Ramblings of a Wandering Mind

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A short opinion on the movie and its highlights, August 20th, 2018

As the inspiration for this blog, I will try to make this post short but impactful, and dense

Right from the first scene of the film, we start to see this running motif of the number three. We are introduced to our main characters: Tuco, Angel-Eyes, and Blondie. We are briefly shown their personalities, and why each is deserving of the role granted to them that the movie's title showcases.

But beyond that, we are shown how all of our characters actually exhibit every facet that the others seems to exude: Angel-Eyes, "the Bad," has an honor code, fulfilling the dying wish of a man he was hired to kill, albiet with financial compensation. Tuco is shown to have a soft side for his brother and family, in start contrast to the heinous crimes he has was convicted for earlier. And blondie, the stoic Clint Eastwood, is briefly reduced to a hobbling cripple after his forced excursion into the desert by Tuco.

We viewers realize that the title does not actually enumerate the three ruffians, but rather is a description they all share: none of them are just good, bad, or ugly, they all are, to different degrees.

An often overlooked facet of this piece of cinema is the subtext of the Civil War waging on in the background, and at times, becomes the full attention of the characters despite their greed and desire for their treasure. In the final act, we see the Union Captain drunkenly ranting about how thousands of innocent soldiers are dying defending one lousy bridge. Blondie and Tuco destroy it mainly to further their own goals, but also feel for the soldiers and their plights, as they are human too.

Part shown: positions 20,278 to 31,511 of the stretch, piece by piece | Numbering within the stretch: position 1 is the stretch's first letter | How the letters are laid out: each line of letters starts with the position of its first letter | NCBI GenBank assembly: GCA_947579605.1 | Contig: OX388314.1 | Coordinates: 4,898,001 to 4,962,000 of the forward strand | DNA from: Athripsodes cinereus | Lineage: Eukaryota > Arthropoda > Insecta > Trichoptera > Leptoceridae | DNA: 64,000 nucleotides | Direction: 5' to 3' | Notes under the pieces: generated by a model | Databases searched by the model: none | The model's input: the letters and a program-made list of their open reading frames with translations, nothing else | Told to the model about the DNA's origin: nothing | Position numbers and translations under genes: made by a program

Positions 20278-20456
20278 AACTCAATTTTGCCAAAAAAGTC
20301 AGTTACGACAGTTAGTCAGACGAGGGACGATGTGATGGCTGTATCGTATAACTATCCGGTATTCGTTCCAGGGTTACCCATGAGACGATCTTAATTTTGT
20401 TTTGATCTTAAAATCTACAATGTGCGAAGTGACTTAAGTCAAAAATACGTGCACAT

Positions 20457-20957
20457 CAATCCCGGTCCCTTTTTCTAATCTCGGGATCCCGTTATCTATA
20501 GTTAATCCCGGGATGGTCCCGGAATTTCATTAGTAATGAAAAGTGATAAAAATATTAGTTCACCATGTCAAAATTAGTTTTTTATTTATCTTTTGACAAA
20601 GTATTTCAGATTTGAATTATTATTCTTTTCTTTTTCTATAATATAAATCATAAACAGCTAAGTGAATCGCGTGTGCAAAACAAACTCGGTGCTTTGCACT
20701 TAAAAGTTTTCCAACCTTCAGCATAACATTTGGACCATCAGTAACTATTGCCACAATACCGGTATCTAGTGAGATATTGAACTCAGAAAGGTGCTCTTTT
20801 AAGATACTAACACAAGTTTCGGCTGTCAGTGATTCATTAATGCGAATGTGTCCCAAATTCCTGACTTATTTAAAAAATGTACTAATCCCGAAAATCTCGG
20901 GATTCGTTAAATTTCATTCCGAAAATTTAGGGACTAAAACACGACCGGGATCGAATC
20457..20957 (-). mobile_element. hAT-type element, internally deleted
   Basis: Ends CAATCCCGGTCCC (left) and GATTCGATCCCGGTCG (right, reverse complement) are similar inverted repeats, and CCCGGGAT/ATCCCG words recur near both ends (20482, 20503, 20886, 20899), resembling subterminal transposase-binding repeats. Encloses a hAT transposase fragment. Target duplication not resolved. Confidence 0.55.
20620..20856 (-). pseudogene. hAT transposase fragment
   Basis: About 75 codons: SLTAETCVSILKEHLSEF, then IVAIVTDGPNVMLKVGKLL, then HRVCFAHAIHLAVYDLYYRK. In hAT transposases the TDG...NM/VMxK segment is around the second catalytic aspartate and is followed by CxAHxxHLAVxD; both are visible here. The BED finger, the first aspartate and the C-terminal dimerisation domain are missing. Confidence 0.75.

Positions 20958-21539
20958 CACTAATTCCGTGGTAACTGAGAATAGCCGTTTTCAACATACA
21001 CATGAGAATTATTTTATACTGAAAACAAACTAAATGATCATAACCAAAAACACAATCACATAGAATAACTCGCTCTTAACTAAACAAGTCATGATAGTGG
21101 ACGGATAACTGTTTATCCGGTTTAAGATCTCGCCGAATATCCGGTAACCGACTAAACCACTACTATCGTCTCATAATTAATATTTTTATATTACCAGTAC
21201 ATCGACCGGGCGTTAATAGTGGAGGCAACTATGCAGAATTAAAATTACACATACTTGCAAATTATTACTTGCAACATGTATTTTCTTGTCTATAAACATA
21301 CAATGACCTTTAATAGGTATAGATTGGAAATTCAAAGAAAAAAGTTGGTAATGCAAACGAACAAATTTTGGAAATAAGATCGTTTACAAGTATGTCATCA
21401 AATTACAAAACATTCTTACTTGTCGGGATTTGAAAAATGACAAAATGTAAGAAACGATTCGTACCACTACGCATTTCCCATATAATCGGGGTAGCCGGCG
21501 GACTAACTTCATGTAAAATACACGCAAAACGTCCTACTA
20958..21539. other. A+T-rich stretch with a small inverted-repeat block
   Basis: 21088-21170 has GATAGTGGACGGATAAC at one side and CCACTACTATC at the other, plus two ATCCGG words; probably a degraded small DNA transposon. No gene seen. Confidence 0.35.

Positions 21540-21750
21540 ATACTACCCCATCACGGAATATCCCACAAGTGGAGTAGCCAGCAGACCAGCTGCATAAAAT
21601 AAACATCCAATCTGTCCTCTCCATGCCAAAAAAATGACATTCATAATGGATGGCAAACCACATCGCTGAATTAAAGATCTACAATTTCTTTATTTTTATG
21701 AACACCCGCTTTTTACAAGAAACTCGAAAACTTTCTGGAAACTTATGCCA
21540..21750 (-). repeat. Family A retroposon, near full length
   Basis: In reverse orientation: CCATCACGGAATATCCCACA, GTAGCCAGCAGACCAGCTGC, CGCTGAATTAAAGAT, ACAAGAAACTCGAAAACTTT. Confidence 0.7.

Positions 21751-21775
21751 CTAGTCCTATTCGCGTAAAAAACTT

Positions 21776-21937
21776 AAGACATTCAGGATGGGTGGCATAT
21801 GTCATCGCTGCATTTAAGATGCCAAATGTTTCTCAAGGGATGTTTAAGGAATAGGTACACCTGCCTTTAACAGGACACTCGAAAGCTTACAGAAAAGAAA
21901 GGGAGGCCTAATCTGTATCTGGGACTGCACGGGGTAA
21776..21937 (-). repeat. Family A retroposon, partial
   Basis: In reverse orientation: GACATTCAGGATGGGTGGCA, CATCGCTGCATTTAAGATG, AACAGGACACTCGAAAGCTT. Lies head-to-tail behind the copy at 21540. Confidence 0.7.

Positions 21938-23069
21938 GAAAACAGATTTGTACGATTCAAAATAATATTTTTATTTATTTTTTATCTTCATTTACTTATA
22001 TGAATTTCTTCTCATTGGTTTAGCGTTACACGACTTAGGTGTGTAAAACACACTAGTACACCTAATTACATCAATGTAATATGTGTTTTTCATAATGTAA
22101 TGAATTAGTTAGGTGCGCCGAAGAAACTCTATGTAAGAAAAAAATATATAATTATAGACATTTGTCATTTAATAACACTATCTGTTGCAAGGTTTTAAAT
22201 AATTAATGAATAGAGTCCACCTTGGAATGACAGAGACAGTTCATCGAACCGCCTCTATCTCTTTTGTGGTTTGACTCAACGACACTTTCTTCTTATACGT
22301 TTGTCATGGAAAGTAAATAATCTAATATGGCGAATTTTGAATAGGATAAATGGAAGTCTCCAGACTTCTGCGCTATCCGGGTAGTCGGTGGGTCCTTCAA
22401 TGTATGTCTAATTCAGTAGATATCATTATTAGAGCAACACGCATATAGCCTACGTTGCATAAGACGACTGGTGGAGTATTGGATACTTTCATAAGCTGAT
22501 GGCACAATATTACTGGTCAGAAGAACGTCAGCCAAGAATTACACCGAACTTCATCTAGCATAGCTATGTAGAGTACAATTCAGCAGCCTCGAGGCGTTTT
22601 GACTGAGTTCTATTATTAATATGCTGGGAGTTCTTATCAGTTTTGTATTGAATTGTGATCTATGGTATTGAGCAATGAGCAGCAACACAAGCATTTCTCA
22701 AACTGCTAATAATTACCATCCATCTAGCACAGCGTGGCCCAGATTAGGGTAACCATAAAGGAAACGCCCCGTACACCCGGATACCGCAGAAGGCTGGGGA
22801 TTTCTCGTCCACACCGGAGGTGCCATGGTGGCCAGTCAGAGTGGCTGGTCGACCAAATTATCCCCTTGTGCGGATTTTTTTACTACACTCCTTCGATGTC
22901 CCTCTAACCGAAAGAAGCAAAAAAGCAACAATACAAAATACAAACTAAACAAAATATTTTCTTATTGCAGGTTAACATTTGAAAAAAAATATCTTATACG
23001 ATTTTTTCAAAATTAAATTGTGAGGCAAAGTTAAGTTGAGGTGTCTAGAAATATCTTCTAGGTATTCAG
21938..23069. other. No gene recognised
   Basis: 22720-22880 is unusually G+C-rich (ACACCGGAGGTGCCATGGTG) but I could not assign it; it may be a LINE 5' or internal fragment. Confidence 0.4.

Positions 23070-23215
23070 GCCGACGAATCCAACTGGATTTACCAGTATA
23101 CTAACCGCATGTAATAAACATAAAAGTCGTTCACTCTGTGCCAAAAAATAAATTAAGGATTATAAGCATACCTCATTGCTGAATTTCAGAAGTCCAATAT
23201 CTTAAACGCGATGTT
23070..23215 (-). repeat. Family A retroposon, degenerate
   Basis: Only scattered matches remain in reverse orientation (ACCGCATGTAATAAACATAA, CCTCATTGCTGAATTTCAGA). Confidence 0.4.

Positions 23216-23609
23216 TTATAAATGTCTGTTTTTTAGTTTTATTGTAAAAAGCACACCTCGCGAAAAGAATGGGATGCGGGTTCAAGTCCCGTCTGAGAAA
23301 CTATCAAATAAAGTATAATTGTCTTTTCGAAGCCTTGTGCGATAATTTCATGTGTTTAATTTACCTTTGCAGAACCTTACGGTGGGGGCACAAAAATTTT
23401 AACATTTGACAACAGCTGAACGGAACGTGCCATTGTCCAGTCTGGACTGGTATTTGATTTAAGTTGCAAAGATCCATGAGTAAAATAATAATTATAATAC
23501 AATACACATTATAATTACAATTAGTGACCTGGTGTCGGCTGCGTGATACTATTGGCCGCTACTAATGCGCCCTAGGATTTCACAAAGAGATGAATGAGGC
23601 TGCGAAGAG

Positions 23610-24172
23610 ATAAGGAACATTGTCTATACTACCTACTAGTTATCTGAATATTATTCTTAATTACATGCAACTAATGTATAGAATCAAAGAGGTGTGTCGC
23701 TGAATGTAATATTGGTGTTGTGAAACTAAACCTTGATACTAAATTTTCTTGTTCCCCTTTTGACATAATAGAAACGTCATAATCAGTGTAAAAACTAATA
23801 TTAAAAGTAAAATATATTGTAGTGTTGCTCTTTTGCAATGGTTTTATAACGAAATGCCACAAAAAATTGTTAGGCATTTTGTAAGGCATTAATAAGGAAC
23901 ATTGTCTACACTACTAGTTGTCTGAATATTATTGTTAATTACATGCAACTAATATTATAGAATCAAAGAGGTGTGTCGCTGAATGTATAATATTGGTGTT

To the modern viewer, the humanizing characterization of the Confederate troops might come as a surprise. Were they not murderous traitors, fighting for their right to own a human being? Without turning this movie review into a history lesson, YES they were. But at the same time they were people: they had families, loved ones, goals, and at the end of the day, they didn't want to die. And really, who does?

On a more technical note, the cinematography and set design is absolutely spectacular. One really feels like they are there, in the shanty towns, fighting on the battlefields, and a part of the shootouts. Long shots of the surrounding land give a beautiful view of the desert ecosystem, and only enhances the viewing experience

And of course, one cannot discuss this piece of work without mentioning the iconic ending. The spell-binding musical score combined with the nerve-wracking tension built up in the final scene of the three-hour epic, and the ultimate culmination of the main characters' greed and aggressions leads to one of the most heart-stopping and memorable climaxes in cinema history

Rating: 9.5/10

"You see, in this world there's two kinds of people, my friend: Those with loaded guns and those who dig. You dig."

So long!



Junior studying Computer Science and Math at Saint Louis University (SLU)

I made this blog as a personal side project and outlet. I've always wanted to be a critic!

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